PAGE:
Rabindranath could opt not to attend schools or prepare himself for a gainful employment, but to lose the zamindari he could ill afford. For a very large family depended on it for its survival. According to one scholar the total number of its members at the death of his father in 1905 was 150. Fifteen years before this when the poet took charge of the zamindari that number could not have been less than 100. Year round supplies for the huge common kitchen for this huge family came from the zamindari. Various members received monthly allowances at various rates on account of which the total annual liability came to more than 50,000/- rupees. The total annual expenditure for the maintenance of the family, according to one estimate, was about two to three lakhs of rupees. There was the running cost of the zamindari. Expenditures on account of the Brahmo Samaj and many other charities were also considerable. All these were to be met from the fixed income from the zamindari. Income from some land was again earmarked to meet the expenses of the Ashram set up by his father at Santiniketan for promotion of the Brahmo sect. None except his second eldest brother Satyendranath, the first native ICS, had any independent income. We do not know if he made any contribution to the joint family. Most probably he didn’t on any regular basis. These reasons were compelling enough for the poet to be up and doing his duties properly but more compelling was his father’s vigilance over his activities. Every month he had to personally submit the accounts to his father. The old man had a very sharp memory and nothing escaped his detailed scrutiny. Any lapse or mistake had to be explained to his full satisfaction. No expenditure could be incurred without his sanction.
With much trepidation our poet faced this ordeal every month and by hard work earned his father’s absolute trust. It needs to be noted here that his father made his last will in 1889 and Rabindranath was only one of the many heirs. Some years later in 1912 his eldest brother leased out one-third of his share to Satyendranath and Rabindranath for 999 years at an annual lease rent of rupees 47,400/-. Even if they incurred losses these two brothers were legally bound to make this payment. Satyendranath being mostly away in the Bombay Presidency it was actually Rabindranath who had to remain directly responsible for this burden to the last.
Thus the burdens he took on his shoulders at the start of his zamindari career were indeed very heavy. Prior to this already he had other responsibilities which were not less heavy. For example from 1884 for many years he was Secretary of the Adi Brahmo Samaj. He had to contribute regularly to the literary journals like Bharati, Balak and Sadhana published by the Tagore family. For this at times he was so hard pressed that to finish his contribution in time he would often shut himself up in the small room on the terrace of the Kuthibari at Shilaidaha and skip meals. Extremely overworked he once fell down unconscious on the stairs. His own family also increased in size– by 1896 he had two more daughters and a son – and it was exclusively his own responsibility.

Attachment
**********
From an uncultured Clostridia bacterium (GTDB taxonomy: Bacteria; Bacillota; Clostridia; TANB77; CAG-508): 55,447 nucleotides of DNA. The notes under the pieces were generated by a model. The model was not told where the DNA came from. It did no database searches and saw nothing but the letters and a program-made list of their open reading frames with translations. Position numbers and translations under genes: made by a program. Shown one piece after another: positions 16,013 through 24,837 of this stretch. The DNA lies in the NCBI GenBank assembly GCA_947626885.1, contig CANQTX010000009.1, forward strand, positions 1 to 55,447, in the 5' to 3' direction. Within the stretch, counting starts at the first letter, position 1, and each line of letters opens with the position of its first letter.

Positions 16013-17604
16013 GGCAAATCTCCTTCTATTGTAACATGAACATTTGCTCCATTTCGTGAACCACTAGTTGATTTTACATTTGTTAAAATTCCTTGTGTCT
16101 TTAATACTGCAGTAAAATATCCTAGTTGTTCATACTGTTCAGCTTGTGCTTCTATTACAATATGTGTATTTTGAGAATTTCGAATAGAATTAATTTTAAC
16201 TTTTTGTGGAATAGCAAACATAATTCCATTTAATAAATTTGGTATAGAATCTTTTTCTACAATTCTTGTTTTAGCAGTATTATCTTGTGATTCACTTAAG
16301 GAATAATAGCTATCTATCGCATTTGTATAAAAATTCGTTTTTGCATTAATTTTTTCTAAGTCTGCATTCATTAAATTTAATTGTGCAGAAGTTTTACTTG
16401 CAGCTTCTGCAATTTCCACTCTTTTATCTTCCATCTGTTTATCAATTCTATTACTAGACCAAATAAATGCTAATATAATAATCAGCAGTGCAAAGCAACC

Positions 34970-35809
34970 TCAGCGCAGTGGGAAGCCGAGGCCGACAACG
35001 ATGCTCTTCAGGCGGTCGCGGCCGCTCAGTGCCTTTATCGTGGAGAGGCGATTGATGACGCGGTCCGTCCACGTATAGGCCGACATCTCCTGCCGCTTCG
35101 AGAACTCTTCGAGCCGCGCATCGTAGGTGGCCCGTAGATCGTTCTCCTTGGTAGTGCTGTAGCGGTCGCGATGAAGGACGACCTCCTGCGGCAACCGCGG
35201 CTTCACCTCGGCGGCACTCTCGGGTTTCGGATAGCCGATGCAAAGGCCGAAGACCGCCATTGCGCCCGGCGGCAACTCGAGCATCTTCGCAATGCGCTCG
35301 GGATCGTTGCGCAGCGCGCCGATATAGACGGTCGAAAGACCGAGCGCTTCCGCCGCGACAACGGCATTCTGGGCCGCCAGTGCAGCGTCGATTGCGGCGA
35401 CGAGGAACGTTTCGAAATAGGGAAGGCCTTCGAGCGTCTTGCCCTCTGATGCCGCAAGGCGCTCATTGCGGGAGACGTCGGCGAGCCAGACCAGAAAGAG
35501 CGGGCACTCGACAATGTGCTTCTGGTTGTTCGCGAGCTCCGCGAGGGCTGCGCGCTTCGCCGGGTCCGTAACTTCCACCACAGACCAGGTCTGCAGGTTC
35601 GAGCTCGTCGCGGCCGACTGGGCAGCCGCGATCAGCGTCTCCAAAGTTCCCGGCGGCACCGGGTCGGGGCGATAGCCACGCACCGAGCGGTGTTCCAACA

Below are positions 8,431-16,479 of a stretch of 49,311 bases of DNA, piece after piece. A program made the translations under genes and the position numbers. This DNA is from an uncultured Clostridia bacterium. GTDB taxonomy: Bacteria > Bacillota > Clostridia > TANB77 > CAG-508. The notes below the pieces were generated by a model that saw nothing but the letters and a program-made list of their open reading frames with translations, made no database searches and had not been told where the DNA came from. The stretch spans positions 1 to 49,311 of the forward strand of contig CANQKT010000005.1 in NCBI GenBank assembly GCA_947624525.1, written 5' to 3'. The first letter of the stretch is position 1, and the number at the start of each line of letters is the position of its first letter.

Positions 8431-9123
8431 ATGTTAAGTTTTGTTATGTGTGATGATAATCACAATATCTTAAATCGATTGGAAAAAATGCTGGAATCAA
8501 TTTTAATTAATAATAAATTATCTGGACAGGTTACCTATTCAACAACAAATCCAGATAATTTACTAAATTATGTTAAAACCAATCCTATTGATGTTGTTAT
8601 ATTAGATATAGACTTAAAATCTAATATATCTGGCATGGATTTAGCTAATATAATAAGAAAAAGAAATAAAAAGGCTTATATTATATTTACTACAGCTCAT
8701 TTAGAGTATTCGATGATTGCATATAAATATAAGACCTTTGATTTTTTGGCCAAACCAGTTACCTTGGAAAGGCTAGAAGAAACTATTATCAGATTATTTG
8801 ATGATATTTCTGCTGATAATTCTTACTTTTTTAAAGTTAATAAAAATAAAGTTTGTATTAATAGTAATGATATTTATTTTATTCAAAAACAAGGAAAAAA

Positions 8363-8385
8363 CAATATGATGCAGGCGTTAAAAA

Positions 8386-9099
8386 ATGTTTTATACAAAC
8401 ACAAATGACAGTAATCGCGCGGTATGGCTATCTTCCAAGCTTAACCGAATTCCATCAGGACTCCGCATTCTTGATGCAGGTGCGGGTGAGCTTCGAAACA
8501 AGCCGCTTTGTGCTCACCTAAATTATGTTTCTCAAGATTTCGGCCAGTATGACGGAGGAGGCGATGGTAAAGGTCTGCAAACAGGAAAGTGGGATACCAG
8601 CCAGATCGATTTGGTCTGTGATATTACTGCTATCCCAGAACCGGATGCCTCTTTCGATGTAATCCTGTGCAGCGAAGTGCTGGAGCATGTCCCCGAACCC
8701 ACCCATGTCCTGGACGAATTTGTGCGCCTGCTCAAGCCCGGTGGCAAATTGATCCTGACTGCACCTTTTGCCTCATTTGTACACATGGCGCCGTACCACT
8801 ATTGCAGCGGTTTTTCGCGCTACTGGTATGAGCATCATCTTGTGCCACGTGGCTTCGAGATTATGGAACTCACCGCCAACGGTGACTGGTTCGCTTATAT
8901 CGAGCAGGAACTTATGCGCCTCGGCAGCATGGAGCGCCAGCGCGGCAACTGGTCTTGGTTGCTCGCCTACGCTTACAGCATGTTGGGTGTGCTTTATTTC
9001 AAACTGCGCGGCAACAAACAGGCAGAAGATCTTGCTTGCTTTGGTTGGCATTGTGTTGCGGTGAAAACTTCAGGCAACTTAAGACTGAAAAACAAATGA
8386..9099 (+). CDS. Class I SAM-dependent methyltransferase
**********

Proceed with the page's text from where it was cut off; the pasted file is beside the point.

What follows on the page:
One example will be enough to show how heavy it was. He had to borrow money from his friends to meet the costs of his eldest daughter’s marriage. As we proceed in our story we shall see how he went on voluntarily adding to these burdens most of which he was not legally obliged to bear and were often against his financial interests. These kept him extremely worried and busy. It is a matter of great wonder where did he find so much time and energy to devote to his literary activities. And this was one of the most productive periods of his literary life. To him literature was not only a passion but also a kind of incurable addiction.
At that time there was a popular notion that the scion of a rich aristocratic family he wallowed in wealth and led an easy life of luxury. He had no cares and anxieties and passed his time writing poetry and singing songs. This view still persists. The above list - a list by no means exhaustive - shows how ignorant we are. What is worse, a group of contemporary petty Bengali critics, on the excuse of criticizing his works attacked him personally and their common refrain was that he was a pampered child of a rich father. We would like to know how many men of letters have been able to serve the muse with so much responsibility on their heads and create so many masterpieces under so much stress.
Continued to Zamindar Rabindranath - 9